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Deconstructing the future of the Digital Economy: The Series
3 December 2020 | Minutes to read: 6

Deconstructing the future of the Digital Economy: The Series

By Janelle Manders

It’s reassuring to hear the Prime Minister’s words recently that “Australian Digital Economy is crucial to jobs recovery” and that the Government is investing in 5G digital skills capability, regulatory technology (regtech), financial technology (fintech) and open banking. This article is about understanding what these innovations are.

In this series of mini articles, Director Janelle Manders will introduce you to some of the advancements and trends in the Australian Digital Economy market and how they can affect you personally and as a business owner or employee.

1.What is 5G and what are its implications?

5G is the 5th generation mobile network.

The University of Oulu in Finland has created a 5G test network with the aim of researching the opportunities 5G provides like higher multi-GBPS peak data speeds, ultra-low latency (delay), more reliability, massive network capacity, increased availability, and a more uniform user experience for users.

An article in PC Mag by Sascha Segan outlined some ideas that were raised at a 5G Hackathon at the University of Oulu. Such ideas include game streaming service, a way to do stroke rehab through virtual reality, smart bandages that track your healing and a way for parents to interact with babies who are in incubators.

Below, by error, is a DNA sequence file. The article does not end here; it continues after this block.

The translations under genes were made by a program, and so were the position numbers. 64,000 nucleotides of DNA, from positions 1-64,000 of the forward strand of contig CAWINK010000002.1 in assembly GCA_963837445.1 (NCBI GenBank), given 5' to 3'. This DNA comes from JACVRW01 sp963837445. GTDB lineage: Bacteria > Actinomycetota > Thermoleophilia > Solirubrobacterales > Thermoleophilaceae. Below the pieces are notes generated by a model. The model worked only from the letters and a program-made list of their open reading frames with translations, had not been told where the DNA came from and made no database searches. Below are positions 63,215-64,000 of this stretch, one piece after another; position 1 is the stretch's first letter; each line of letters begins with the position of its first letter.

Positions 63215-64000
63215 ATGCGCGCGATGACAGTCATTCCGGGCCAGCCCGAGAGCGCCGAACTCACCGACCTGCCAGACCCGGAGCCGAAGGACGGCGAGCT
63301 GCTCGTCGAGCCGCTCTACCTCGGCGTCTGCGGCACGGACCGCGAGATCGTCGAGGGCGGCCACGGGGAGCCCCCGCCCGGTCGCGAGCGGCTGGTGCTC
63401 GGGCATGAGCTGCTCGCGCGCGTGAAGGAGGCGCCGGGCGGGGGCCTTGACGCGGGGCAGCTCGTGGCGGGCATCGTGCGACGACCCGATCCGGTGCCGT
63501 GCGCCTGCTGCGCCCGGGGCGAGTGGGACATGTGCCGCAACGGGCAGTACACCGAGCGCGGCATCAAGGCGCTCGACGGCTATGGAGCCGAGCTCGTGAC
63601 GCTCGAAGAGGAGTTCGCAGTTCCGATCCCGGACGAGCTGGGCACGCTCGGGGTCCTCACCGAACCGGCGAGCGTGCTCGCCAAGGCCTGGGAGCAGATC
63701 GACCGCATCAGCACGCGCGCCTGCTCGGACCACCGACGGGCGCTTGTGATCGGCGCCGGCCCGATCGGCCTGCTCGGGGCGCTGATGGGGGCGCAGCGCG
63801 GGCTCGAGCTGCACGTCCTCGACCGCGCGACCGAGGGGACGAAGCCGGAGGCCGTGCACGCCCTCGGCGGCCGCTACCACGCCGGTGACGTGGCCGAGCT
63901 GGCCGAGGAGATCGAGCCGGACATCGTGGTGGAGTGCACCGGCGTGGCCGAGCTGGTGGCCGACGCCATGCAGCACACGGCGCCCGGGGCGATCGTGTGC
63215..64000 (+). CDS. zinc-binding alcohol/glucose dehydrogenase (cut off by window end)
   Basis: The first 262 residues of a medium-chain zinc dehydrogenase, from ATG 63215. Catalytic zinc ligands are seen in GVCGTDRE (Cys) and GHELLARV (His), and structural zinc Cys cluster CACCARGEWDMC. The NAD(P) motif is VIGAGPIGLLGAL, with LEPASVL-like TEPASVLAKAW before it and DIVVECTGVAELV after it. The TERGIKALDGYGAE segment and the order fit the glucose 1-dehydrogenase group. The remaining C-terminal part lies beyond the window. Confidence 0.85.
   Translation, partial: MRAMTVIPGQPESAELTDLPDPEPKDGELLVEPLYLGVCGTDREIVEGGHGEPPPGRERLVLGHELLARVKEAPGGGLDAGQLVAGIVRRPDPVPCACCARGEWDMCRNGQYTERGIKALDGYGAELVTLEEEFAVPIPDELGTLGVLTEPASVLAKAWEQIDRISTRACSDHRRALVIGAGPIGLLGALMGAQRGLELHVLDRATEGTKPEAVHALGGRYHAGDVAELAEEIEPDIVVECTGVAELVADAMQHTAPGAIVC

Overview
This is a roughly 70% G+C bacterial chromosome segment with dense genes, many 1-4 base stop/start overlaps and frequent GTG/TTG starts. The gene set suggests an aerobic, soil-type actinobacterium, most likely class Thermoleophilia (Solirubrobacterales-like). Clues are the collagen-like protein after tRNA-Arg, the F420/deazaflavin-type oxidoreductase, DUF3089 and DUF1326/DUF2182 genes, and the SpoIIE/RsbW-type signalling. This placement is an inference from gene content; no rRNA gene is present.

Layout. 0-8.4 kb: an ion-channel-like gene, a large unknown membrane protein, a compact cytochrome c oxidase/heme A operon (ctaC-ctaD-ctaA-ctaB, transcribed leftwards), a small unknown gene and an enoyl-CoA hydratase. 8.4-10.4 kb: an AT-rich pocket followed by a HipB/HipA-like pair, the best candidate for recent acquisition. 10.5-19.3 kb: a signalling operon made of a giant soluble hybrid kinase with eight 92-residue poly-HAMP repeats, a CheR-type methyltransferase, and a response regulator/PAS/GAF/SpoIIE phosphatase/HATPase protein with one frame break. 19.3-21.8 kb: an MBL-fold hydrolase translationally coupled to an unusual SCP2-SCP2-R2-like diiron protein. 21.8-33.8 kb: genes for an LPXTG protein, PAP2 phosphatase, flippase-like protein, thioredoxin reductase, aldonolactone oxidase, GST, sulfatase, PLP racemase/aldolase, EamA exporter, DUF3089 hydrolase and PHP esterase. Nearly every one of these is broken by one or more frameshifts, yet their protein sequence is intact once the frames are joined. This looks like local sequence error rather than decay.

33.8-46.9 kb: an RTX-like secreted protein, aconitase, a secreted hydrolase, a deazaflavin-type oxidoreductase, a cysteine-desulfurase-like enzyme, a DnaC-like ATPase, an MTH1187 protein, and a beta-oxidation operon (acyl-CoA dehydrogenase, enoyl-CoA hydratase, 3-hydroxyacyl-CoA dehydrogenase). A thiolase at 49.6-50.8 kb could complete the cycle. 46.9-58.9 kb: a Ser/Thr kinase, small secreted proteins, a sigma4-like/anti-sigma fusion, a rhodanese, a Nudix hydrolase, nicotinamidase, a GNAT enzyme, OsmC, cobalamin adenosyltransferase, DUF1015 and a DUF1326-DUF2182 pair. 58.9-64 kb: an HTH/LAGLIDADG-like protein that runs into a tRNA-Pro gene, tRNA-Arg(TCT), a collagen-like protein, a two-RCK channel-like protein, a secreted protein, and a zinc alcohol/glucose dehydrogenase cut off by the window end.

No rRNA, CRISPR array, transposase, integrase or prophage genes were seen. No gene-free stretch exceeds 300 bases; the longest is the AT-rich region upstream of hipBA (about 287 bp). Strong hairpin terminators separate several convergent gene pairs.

For industry, 5G could provide increased automation and support the development of industrial robots. Driverless cars could benefit by interacting with other cars and smart roads to improve safety and manage traffic. It will also enable small, inexpensive, low powered devices to connect to a lot of smaller objects and different kinds of ambient sensors.

The innovation that is possible with 5G will be swift, and ensuring your business is ready to move when the time comes is important. The questions for a business to ask in advance of the widespread arrival of 5G are:

  • What are the ways in which greater connectivity will improve our customer’s experience?
  • What are the ways in which faster and more reliable data capacity will help?
  • What are the ideas that may seem crazy now, but in the future may lead to innovation? Do you have a way of capturing those ideas and working through them or putting them aside for when there is more certainty around 5G?

It’s very easy to see the benefits and improved efficiencies that faster and more reliable data provide. However, it’s important to keep in mind that implementing new initiatives often requires the clients to change their ways. Ensuring that the change is easy for the clients and that they are educated on the changes and benefits to them is essential in maintaining the integrity of your client experience.